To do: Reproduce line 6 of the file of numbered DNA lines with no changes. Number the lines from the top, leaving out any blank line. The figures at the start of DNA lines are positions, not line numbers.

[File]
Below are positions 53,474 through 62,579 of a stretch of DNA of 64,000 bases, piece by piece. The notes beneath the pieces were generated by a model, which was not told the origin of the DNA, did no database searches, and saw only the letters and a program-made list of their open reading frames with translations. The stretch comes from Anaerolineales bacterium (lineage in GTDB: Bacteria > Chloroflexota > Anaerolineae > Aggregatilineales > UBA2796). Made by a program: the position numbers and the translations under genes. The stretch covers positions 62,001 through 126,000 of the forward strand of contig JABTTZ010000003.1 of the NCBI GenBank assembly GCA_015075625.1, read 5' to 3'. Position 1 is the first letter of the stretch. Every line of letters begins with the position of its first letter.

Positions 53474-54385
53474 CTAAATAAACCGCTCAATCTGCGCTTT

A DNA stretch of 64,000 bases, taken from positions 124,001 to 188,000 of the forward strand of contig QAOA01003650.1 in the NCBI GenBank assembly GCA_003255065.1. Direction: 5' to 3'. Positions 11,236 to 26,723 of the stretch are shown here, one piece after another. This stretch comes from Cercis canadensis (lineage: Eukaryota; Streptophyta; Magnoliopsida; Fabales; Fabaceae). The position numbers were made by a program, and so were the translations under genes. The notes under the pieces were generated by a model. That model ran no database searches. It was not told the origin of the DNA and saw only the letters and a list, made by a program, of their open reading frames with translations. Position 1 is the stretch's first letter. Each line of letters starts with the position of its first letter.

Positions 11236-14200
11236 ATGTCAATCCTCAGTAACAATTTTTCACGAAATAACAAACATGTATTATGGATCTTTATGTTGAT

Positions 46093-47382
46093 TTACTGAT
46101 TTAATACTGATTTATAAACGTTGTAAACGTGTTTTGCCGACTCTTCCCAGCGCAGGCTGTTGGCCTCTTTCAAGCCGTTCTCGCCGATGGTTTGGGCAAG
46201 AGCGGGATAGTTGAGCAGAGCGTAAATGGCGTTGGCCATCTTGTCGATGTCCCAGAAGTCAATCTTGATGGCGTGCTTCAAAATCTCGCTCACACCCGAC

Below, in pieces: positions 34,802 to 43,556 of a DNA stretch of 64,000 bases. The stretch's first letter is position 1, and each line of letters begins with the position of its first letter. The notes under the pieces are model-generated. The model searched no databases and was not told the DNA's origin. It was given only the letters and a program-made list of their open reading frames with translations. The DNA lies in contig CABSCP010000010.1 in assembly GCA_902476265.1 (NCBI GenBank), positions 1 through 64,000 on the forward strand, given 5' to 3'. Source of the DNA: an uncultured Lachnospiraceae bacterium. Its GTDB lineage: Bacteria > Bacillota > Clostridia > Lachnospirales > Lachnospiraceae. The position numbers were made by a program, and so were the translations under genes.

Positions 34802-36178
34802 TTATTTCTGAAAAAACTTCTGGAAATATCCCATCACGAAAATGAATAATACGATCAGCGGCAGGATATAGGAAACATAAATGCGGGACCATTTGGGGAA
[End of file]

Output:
11236 ATGTCAATCCTCAGTAACAATTTTTCACGAAATAACAAACATGTATTATGGATCTTTATGTTGAT